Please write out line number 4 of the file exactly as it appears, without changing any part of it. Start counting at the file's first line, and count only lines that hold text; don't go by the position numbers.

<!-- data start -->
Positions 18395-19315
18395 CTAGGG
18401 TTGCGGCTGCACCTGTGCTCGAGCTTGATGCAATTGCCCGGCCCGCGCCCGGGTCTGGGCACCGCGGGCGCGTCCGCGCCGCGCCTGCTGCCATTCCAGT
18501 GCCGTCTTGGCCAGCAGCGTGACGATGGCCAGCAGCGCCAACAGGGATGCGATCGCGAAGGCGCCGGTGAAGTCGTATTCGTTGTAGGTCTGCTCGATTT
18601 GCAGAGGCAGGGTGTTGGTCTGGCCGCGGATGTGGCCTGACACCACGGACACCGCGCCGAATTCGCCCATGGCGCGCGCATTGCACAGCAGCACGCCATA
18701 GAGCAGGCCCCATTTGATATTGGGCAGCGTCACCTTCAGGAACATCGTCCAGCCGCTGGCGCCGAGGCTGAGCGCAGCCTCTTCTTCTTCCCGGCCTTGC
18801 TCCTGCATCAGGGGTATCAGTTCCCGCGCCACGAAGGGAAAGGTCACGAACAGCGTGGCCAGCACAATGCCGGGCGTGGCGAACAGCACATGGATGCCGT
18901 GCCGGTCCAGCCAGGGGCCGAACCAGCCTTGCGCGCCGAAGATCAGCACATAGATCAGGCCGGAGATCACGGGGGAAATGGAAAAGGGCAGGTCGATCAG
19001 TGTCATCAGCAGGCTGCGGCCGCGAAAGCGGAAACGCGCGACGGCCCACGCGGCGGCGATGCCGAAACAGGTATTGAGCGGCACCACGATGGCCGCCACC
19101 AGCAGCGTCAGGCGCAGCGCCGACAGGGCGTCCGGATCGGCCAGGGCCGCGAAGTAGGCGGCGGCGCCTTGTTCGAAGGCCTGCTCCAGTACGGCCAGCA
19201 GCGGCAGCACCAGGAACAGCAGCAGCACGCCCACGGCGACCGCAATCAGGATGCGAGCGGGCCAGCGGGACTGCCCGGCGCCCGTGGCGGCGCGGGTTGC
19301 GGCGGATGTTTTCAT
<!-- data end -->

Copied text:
18501 GCCGTCTTGGCCAGCAGCGTGACGATGGCCAGCAGCGCCAACAGGGATGCGATCGCGAAGGCGCCGGTGAAGTCGTATTCGTTGTAGGTCTGCTCGATTT